Pinnacle asserts that the letter it sent Rios, containing as it did the requisite debtors' rights information, was not misleading. Rios, on the other hand, alleges that the information regarding his rights -- and in particular his right to request validation of the debt -- is "overshadowed" in form and substance by the remainder of the letter. Specifically, Rios notes that the front of the letter employs different fonts, as well as several corporate icons representing payment options which, he claims, distract the reader from the reference at the bottom of the page to the letter's reverse side, which contains the statement that he has the right to contest the validity of the debt.

In addition, he points out, the validation notice does not appear on the reverse side until the second paragraph of a lengthy passage, which Rios contends amounts to a "further manifestation of defendant's intentional and conscious effort to overshadow and contradict the plaintiff's important rights." (Plaintiff's Response to Motion to Dismiss dated Feb. 14, 2006, at 8.) Finally, the complaint alleges that the letter is substantively misleading because none of the three options for the consumer listed on the front side refer to the consumer's right to request validation of the debt prior to being required to pay it.

C. Analysis

The letter at issue is substantially less deceptive or manipulative in form and format than those that courts have found to violate the FDCPA. For example, in Rabideau v. Management Adjustment Bureau, 805 F. Supp. 1086 (W.D.N.Y. 1992), which Rios cites, the notice directing the reader to the reverse side was set in smaller typeface than the remainder of the letter, including the large block-lettered payment information; additionally, the letter was perforated and the two notices -- one directing the reader to the reverse side and the other, on the reverse side itself, containing validation information -- were on different sides of the perforation. Id. at 1093-94. Similarly, in Miller v. Payco-General American Credits, Inc., 943 F.2d 482 (4th Cir. 1991), which Rios also relies on, the letter purposefully accentuated the words "immediate payment" by placing them in two-inch tall lettering. Id. at 484. And in Ost v. Collection Bureau, Inc., 493 F. Supp. 701 (D.N.D. 1980), the front of the letter did not state that information was located on the reverse side, and the information regarding debtors' rights was printed in smaller typeset than the remainder of the letter. Id. at 702-03.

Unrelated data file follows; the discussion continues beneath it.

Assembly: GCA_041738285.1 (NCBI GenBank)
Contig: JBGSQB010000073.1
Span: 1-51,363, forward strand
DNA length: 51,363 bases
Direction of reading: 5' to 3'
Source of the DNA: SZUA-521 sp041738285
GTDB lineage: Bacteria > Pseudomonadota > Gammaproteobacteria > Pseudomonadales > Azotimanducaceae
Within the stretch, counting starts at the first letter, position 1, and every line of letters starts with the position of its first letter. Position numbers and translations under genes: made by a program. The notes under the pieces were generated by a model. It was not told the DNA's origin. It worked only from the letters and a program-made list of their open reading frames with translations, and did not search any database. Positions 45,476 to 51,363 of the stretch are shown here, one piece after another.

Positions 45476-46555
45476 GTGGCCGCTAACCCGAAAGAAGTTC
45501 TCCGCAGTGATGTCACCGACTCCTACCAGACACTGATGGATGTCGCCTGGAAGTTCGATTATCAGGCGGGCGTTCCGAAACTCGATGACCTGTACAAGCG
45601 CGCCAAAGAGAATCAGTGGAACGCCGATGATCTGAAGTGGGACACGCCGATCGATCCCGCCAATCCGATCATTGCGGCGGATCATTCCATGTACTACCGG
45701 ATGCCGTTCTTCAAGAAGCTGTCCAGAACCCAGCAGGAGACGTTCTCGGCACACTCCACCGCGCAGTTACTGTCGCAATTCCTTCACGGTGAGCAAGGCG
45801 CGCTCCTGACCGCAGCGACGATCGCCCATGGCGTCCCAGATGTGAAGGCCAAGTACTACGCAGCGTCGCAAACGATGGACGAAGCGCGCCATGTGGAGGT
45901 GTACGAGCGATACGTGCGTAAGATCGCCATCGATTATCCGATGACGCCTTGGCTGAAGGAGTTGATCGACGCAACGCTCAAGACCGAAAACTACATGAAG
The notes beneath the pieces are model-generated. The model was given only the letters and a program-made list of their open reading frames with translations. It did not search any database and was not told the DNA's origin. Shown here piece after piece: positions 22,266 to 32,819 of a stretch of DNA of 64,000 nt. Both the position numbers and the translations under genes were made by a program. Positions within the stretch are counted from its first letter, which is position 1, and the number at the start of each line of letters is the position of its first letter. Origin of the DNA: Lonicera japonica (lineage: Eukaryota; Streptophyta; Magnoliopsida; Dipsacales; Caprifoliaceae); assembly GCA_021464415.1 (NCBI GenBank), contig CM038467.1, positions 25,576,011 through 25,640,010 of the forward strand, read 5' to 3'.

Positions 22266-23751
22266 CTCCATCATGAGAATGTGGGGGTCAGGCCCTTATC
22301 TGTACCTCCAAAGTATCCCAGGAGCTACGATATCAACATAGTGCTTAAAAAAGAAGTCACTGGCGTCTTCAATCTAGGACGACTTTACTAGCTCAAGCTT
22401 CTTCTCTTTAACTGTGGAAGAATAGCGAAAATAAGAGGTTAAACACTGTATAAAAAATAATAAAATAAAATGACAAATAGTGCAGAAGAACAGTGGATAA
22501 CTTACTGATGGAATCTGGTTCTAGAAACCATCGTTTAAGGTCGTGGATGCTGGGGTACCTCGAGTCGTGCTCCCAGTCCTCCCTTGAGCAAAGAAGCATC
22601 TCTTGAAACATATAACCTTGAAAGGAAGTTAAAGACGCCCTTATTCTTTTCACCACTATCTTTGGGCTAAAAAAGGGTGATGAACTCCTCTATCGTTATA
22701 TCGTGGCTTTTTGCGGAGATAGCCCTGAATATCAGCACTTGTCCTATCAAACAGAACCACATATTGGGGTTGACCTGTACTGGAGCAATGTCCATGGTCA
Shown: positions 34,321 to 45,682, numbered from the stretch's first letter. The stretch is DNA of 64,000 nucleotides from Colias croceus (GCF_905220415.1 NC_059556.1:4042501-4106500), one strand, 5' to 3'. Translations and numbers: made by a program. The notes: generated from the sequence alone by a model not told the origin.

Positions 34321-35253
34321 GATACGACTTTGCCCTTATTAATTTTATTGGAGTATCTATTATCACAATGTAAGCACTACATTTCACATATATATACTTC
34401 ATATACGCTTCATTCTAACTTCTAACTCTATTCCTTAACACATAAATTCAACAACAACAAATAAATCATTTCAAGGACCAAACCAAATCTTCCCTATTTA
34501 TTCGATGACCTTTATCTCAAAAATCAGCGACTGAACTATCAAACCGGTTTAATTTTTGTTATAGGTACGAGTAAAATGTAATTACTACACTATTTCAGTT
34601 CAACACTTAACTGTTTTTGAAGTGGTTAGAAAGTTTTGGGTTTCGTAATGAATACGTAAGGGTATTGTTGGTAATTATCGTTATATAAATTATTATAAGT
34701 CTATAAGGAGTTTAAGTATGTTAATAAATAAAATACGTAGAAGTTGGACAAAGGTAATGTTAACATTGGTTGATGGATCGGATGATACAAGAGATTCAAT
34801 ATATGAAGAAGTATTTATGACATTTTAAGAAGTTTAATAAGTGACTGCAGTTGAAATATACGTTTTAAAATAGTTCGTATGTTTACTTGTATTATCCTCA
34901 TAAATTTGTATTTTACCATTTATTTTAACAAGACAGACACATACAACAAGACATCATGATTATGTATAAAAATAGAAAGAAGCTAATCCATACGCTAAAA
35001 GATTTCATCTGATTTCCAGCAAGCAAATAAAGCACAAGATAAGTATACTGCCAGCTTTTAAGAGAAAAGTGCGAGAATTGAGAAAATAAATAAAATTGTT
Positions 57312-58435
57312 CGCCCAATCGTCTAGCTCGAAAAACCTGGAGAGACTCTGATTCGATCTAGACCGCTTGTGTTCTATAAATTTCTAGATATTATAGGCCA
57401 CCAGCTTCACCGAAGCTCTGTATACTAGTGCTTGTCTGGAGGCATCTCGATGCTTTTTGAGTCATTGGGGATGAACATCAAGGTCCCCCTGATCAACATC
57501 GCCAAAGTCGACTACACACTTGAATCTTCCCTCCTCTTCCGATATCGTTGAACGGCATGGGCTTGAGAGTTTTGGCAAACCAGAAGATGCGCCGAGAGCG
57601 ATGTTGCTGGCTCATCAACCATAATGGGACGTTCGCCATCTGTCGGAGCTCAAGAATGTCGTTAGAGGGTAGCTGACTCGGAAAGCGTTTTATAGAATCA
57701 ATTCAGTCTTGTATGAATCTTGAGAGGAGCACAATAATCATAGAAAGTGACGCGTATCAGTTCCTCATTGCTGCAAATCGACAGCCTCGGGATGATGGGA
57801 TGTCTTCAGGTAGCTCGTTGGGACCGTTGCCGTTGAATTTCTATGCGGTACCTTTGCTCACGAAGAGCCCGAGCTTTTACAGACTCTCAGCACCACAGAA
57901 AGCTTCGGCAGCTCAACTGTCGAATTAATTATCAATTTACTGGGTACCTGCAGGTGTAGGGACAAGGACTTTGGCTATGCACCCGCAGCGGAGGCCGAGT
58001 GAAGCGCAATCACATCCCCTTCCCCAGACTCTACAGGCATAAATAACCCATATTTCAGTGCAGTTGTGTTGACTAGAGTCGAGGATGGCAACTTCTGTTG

Here, on the other hand, the language in Pinnacle's letter directing Rios to the reverse side is printed at least as large as any other language on the page, and is accented in capitals. The validation notice is similarly printed as large as is all other information on that page. And the information regarding payment options is not bolded or italicized in any manner that stands out when contrasted with the information regarding debtors' rights. That the latter information appears on the reverse side does not, on its own, violate the FDCPA. See Miller v. Wolpoff & Abramson, L.L.P., 321 F.3d 292, 310 (2d Cir. 2003). Finally, Pinnacle's decision to place credit card and payment icons on the letter does not prevent even the least sophisticated reader from recognizing that there is important information on the back.

The substance of the letter similarly does not overshadow the information regarding Rios's right to require Pinnacle to verify the validity of the debt. The front of the letter advises Rios that his account has been placed for collection and notes methods of paying the debt; it then directs the reader to "important consumer information" on the reverse side, where the validation information can be found.

The complaint alleges that the letter implies that the debt must be paid regardless of the debtor's right to request validation because after noting "here is what you can do next" on the front, Pinnacle prints only three options, all dealing with payment and none of which mention the right to obtain validation of the debt. In Miller v. Wolpoff & Abramson, L.L.P., 321 F.3d 292 (2d Cir. 2003), however, the Second Circuit found that a similar collection letter did not violate the FDCPA. The panel in Miller noted that "[w]hile the options detailed on the bottom of the letter do not include requesting validation of the debt," the notice directing the reader to the reverse side, in large print and capital letters, was sufficient to apprise the reader of his right to seek validation before payment, especially because the letter did not suggest that immediate payment was necessary.*fn2 Id. at 310. Similarly, Pinnacle's list of payment options on the front side of the letter is insufficient to overshadow the validation information on the backside, since the recipient is directed to "see reverse side" for "important consumer information."

This is especially so given that the payment options were preceded by the phrase "here is what you can do next," which does not demand immediate payment or threaten legal action if payment is not forthcoming. Cf. Savino, 164 F.3d at 86 ("[Defendant's] violation of the Act consisted of its decision to ask for immediate payment without also explaining that its demand did not override the consumer's rights under Section 1692g to seek validation of the debt."); Barlett v. Heibl, 128 F.3d 497, 500 (7th Cir. 1997)("In the typical case, the letter both demands payment within thirty days and explains the consumer's right to demand verification within thirty days. These rights are not inconsistent, but by failing to explain how they fit together the letter confuses."); Foti v. NCO Fin. Sys., 424 F. Supp. 2d 643, 662 (S.D.N.Y. 2006)(noting that "a number of cases have found violations of the FDCPA where a written notice includes the words immediate attention' or similar language suggesting an urgency to resolution of the debt."). Rather than demanding immediate payment, Pinnacle's letter simply presents options for payment while noting that the debtor has the right to seek validation within 30 days, which is fully in keeping with the dictates of 15 U.S.C. §§ 1692g and 1692e.

III. CONCLUSION

As set forth above, the debt collection letter did not violate the FDCPA in form or substance. Accordingly, Pinnacle's motion is granted and the complaint should be dismissed.

APPENDIX

[Editor's Note: Appendix Unavailable]